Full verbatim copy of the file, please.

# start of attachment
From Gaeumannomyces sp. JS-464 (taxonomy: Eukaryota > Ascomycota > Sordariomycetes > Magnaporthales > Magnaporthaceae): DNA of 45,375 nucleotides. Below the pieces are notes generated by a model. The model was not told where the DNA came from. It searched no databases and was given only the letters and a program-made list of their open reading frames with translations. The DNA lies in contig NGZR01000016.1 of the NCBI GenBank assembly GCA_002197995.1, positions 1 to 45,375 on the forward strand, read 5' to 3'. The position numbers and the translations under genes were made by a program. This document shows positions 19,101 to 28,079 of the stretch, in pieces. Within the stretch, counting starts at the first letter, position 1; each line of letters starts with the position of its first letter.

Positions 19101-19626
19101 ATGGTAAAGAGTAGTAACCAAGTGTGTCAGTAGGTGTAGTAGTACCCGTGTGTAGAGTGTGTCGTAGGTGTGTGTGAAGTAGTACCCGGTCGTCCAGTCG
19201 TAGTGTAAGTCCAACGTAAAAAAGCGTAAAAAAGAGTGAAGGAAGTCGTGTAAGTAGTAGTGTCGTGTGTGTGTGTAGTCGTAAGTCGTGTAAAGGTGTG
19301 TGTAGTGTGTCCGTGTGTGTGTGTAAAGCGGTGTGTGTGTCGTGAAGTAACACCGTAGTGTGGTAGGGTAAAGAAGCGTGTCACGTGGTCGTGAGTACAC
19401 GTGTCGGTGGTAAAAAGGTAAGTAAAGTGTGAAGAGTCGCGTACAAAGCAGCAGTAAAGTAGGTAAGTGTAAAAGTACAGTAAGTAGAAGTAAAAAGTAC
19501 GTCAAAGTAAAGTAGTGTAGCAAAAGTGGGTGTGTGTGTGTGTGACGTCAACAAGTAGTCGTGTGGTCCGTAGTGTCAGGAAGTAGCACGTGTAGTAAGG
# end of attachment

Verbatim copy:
From Gaeumannomyces sp. JS-464 (taxonomy: Eukaryota > Ascomycota > Sordariomycetes > Magnaporthales > Magnaporthaceae): DNA of 45,375 nucleotides. Below the pieces are notes generated by a model. The model was not told where the DNA came from. It searched no databases and was given only the letters and a program-made list of their open reading frames with translations. The DNA lies in contig NGZR01000016.1 of the NCBI GenBank assembly GCA_002197995.1, positions 1 to 45,375 on the forward strand, read 5' to 3'. The position numbers and the translations under genes were made by a program. This document shows positions 19,101 to 28,079 of the stretch, in pieces. Within the stretch, counting starts at the first letter, position 1; each line of letters starts with the position of its first letter.

Positions 19101-19626
19101 ATGGTAAAGAGTAGTAACCAAGTGTGTCAGTAGGTGTAGTAGTACCCGTGTGTAGAGTGTGTCGTAGGTGTGTGTGAAGTAGTACCCGGTCGTCCAGTCG
19201 TAGTGTAAGTCCAACGTAAAAAAGCGTAAAAAAGAGTGAAGGAAGTCGTGTAAGTAGTAGTGTCGTGTGTGTGTGTAGTCGTAAGTCGTGTAAAGGTGTG
19301 TGTAGTGTGTCCGTGTGTGTGTGTAAAGCGGTGTGTGTGTCGTGAAGTAACACCGTAGTGTGGTAGGGTAAAGAAGCGTGTCACGTGGTCGTGAGTACAC
19401 GTGTCGGTGGTAAAAAGGTAAGTAAAGTGTGAAGAGTCGCGTACAAAGCAGCAGTAAAGTAGGTAAGTGTAAAAGTACAGTAAGTAGAAGTAAAAAGTAC
19501 GTCAAAGTAAAGTAGTGTAGCAAAAGTGGGTGTGTGTGTGTGTGACGTCAACAAGTAGTCGTGTGGTCCGTAGTGTCAGGAAGTAGCACGTGTAGTAAGG